Additionally, it requires that the assessments necessary for developing an IEP for a deaf or hard of hearing student include a qualified person's assessment of the student's primary communication mode, style, and language (RI Gen. Laws 16-25.2-3). Rhode Island teachers seeking certification to teach students who are deaf or hard of hearing must demonstrate competency in ASL in addition to the English language and communication competencies that are required for certification (RI Gen. Laws 16-25.2-4). Rhode Island law also encourages school districts to employ a certain number of speech language pathologists and requires those pathologists serve on the multidisciplinary team when a speech and language evaluation or the provision of speech language services are being considered or are part of a student's program (RI Gen. Laws 16-25.3-2). Rhode Island law sets out provisions for the emergency certification of speech and language pathologists and requires the state board of education to accept American Speech-Language-Hearing Association accredited continuing education units to fulfill continuing education requirements (RI Gen. Laws 16-25.3-2, 3-4).

Finally, Rhode Island has specifically recognized the importance of ASL and given it equal status with other linguistic systems in the state's public and higher education systems (RI ST 16-25.4-2). The law requires a group to develop the educational curriculum, adopt teacher qualification standards, and implement policies and procedures for teaching ASL (RI Gen. Laws 16-25.4-3, 4-5). The law allows elementary, secondary and college students to count their credit for satisfactory completion of an ASL course as credit towards fulfillment of a foreign language requirement (RI Gen. Laws 16-25.4-5).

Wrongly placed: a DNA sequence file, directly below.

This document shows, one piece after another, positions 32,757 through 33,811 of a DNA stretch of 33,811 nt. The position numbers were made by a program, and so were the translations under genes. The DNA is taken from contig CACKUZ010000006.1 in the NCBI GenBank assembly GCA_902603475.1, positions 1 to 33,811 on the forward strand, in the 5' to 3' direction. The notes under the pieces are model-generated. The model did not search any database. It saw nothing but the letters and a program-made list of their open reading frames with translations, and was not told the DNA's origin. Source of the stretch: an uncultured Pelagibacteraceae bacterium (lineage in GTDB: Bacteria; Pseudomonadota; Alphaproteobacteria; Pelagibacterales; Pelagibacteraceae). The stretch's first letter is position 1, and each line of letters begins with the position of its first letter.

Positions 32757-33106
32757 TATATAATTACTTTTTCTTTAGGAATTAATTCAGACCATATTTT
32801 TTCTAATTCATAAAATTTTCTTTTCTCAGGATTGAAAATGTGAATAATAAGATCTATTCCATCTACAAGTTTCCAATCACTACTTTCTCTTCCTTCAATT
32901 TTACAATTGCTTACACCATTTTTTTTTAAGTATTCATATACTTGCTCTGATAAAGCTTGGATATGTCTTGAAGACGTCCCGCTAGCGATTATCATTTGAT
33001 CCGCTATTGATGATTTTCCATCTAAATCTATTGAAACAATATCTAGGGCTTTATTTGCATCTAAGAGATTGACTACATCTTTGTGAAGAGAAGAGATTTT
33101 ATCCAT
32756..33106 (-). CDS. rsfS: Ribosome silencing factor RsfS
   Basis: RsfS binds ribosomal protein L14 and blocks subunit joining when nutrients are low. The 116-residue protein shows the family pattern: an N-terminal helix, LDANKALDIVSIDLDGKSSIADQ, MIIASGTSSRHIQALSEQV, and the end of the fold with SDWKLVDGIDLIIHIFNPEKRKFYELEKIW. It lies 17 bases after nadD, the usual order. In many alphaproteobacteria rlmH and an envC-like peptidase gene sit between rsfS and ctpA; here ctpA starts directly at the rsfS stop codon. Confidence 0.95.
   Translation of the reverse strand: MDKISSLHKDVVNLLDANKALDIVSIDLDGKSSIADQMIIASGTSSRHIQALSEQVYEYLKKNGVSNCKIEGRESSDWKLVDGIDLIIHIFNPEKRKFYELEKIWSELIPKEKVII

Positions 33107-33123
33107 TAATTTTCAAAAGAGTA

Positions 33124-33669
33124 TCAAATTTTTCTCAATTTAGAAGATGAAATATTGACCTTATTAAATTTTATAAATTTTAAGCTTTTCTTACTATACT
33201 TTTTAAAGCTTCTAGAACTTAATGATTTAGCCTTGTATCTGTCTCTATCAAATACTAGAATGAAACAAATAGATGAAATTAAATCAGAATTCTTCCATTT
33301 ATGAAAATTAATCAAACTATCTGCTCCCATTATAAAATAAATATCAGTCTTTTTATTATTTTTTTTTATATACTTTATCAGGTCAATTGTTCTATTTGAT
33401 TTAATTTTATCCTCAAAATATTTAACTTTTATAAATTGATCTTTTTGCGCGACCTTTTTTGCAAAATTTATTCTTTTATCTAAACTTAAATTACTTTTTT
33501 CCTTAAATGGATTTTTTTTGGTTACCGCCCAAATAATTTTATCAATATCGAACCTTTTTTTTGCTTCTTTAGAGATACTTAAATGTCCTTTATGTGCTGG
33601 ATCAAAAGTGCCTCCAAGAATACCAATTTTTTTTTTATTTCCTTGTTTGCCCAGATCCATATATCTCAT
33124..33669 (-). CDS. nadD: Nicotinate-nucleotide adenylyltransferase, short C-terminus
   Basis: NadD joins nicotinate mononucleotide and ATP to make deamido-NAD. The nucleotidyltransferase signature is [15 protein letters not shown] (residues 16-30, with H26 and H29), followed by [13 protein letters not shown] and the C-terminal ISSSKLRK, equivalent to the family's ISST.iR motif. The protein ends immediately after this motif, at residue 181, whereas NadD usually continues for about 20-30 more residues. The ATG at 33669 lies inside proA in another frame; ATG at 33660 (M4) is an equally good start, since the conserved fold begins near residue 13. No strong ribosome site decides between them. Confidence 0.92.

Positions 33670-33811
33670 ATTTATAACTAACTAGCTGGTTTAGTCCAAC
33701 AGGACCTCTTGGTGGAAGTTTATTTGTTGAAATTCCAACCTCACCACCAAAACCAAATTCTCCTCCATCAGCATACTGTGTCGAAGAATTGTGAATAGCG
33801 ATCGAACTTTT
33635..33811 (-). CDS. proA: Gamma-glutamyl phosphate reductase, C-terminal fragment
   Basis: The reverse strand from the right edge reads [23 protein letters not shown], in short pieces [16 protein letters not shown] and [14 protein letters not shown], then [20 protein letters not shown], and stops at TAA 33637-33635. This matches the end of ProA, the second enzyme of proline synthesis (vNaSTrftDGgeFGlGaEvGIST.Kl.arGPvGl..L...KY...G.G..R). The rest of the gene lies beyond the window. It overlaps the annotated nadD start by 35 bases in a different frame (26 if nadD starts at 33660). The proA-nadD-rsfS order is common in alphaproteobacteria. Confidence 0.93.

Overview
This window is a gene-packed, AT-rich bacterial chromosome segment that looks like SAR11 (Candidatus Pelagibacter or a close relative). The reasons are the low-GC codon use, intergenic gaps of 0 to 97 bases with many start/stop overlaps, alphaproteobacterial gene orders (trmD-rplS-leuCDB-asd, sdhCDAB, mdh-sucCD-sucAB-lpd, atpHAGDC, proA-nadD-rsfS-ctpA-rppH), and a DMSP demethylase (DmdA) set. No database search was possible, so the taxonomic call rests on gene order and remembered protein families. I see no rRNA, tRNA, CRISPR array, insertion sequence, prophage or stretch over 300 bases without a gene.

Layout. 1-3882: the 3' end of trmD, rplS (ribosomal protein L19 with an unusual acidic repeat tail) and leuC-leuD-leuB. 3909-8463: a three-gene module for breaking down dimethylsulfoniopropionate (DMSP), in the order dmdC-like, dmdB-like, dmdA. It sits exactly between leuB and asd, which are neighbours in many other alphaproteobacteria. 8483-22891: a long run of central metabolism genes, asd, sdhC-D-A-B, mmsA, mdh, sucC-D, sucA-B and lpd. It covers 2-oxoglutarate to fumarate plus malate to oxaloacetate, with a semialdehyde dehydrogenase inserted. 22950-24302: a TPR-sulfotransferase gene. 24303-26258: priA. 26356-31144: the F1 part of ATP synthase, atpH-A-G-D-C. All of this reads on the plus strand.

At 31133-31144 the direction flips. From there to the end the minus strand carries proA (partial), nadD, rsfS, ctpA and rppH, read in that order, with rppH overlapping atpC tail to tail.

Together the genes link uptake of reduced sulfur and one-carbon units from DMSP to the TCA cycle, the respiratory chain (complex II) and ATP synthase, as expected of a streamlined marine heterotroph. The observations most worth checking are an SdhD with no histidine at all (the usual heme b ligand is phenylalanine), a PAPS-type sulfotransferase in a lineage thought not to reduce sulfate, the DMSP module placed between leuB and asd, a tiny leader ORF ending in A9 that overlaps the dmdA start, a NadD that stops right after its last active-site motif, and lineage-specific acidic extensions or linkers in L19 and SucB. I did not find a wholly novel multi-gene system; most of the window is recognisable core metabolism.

MASSACHUSETTS

Massachusetts also recognizes ASL as a standard, independent language and allows districts to offer courses that school boards may credit toward satisfaction of a foreign language requirement (MGLA 71 2B). However, with the exception of a law mandating school attendance (MGLA 76 2A), Massachusetts' law does not specifically address the education of children who are deaf or hard of hearing.

Legislation introduced in Massachusetts in 2003 by Representative Patricia Jehlen, entitled An Act Establishing a Bill of Rights for Children Who Are Deaf or Hard of Hearing, mirrors much of the same provisions as Rhode Island law (see, House Bill No. 2408, 183rd Gen. Ct., 2003 Reg. Sess.). The proposed legislation would impose certain certification requirements on teachers and paraprofessionals, require the board to provide information to schools concerning educational, medical, cultural and linguistic issues of deafness and hearing loss, and establish an advisory council.

If passed, the legislation would make a number of findings and declarations regarding the educational rights students who are deaf and hard of hearing. Six of these provisions are almost identical to the six provisions of Rhode Island law enumerated above.